In the 70's I had work done at the most experienced and trust worthy Triumph shop in the area.
Once on my '77 Bonnie I took half the crankcase in to have the shaft pressed out of the right hand bearing, the crank ground, new shells fitted, plastic-gaged, re-torque the bearing caps and press the crankshaft back into the right hand bearing. I had the rest of the engine back together, re-mounted in the frame and was about to begin bolting on the top end when I decided on whim to look at rocking play on the crank bearings. Loose as a goose. So I pulled the engine back out of the frame, split the crankcase and checked torque on the one side I was able to reach.... Only 4 ft-lbs on the big end bearing cap screws..... So... back to the shop. The mechanic rechecks with his clicker type torque wrench and say that it is perfectly OK and is set at 28 ft-lbs. "BS" I say "its barely more than finger tight". We get his manager over with a different torque wrench and sure enough, its only set on 4 ft-lbs. The spring inside his clicker type torque wrench is broken.
So they disassemble the thing, torque it properly, re-press the crankshaft into the bearing and off I go... all is well.....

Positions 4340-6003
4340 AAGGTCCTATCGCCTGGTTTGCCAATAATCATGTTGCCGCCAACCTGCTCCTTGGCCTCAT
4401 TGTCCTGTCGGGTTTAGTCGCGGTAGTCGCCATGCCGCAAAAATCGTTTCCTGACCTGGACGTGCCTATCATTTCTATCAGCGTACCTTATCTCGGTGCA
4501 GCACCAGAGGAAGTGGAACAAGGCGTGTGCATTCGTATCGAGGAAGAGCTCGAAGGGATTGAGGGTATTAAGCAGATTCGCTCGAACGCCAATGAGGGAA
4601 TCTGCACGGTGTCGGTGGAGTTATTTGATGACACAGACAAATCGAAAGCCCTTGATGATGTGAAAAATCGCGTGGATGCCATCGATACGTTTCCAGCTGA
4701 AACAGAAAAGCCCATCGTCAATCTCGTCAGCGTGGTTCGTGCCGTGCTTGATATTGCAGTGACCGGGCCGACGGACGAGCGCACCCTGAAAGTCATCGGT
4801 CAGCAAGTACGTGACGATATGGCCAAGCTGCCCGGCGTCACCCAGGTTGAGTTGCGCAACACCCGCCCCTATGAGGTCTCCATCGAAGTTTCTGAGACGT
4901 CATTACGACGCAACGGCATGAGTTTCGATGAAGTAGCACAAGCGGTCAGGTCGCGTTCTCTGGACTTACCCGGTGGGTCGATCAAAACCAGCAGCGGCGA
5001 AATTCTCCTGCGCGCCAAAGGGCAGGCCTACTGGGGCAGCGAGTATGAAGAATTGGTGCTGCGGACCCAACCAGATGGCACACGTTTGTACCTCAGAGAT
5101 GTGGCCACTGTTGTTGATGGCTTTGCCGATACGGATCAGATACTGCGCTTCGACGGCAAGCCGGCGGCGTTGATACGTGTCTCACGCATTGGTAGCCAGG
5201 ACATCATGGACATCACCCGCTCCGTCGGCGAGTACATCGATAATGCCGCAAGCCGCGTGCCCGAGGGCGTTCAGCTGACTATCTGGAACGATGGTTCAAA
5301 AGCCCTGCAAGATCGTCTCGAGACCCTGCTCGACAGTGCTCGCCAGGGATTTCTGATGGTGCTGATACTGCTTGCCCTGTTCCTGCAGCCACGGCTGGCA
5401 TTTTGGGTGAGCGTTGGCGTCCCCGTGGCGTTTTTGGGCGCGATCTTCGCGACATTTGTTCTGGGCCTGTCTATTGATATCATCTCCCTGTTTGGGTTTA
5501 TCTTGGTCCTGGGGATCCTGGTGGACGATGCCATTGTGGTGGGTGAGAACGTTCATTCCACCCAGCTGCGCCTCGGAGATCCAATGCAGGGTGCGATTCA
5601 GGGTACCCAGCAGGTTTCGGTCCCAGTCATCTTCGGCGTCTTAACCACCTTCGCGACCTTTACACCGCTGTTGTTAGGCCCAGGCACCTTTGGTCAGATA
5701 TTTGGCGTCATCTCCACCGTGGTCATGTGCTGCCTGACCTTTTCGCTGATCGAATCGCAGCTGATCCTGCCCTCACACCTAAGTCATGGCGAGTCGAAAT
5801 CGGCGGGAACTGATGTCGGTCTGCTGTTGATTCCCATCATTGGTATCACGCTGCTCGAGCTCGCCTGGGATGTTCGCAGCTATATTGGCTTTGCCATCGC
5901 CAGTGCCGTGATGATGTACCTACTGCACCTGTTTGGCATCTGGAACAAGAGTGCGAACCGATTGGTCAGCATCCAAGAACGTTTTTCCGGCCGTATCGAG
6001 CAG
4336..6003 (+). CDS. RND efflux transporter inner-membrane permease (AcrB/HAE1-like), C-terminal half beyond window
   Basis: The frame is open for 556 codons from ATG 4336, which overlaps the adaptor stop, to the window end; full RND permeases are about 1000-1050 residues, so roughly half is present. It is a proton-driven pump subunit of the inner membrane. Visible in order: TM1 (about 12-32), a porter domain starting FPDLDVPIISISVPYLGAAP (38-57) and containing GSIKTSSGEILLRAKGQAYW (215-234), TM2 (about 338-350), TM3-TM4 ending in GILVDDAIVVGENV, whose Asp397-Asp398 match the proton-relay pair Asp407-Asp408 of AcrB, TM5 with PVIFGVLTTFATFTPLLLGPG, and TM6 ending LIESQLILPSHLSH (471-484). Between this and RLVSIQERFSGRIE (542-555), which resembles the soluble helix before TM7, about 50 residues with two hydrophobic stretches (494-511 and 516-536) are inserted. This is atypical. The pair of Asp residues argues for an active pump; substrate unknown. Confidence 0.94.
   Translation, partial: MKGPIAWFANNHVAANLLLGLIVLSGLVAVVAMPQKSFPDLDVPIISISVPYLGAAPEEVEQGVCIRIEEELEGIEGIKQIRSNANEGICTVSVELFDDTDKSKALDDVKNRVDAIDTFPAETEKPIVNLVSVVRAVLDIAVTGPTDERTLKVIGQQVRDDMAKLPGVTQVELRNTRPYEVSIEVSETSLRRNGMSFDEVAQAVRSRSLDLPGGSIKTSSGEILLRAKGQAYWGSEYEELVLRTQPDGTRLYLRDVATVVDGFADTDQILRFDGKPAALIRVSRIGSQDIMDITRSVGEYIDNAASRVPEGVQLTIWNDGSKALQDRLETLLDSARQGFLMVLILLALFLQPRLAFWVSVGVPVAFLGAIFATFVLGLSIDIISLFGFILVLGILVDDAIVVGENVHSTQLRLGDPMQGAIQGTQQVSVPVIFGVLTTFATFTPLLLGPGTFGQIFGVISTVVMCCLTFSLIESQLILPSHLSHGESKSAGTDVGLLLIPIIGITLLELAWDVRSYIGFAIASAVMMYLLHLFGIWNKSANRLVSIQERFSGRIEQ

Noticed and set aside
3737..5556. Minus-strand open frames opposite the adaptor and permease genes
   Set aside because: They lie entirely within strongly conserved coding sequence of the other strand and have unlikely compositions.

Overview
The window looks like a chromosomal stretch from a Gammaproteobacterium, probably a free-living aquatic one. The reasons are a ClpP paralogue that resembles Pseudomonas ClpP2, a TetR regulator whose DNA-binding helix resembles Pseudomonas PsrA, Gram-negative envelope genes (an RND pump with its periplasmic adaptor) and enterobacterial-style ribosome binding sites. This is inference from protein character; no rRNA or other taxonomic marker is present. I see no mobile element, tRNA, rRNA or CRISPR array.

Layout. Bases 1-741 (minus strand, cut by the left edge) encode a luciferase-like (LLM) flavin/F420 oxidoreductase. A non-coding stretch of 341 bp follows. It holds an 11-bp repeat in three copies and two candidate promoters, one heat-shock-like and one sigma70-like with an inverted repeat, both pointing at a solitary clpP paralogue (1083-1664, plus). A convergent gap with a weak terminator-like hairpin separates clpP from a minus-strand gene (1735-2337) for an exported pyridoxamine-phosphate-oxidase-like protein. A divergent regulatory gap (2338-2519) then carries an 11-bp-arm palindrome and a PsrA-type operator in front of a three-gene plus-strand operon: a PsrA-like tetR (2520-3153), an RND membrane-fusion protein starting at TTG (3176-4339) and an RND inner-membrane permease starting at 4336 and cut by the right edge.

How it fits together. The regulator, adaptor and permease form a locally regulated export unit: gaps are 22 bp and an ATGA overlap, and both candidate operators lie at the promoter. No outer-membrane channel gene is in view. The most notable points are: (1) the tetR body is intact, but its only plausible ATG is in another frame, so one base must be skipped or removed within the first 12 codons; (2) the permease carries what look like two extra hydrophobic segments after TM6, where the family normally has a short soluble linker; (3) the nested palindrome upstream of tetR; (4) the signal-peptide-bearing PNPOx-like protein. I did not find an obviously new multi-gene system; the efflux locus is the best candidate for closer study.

BUT... how many bikes did that clown put together with that broken torque wrench???? I was afraid to ask. I always try to do my own work as often as possible...
 

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That's one of the reasons I try and do all the work to my machines myself. When I get the tires replaced, I remove the wheels and take them somewhere to get changed out. That way, I know they were installed correctly!
 

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Blimey

Good Eye Muz - well spotted!

Those "Biggest and Best" boys... hire one half decent mechanic and 4 "apprentices", then the mechanic "oversees" them - it's a disaster waiting to happen.

Was the Kwaka rider concerned about handling since the new tyre?

Cheers,

Neil
 

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Discussion Starter · #10 · (Edited)
Good post Muz and hell of a good eye!
Mate, the eye's always scanning for skirt when sitting at the traffic lights...

About the only other thing I take notice of is tyres on bikes (weird huh!!)... always on the lookout for tyres that are scrubbed up like DaveM's - usually the mark of someone who can actually ride. Funny thing is it's mostly on bikes like the ST & the odd Beemer / Guzzi that you see it. Rarely is it a 'superbike replica'... those bloke usually have a flat spot in the middle and chicken strips a mile wide..

Cheers & Beers,
Muz
 

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Discussion Starter · #11 ·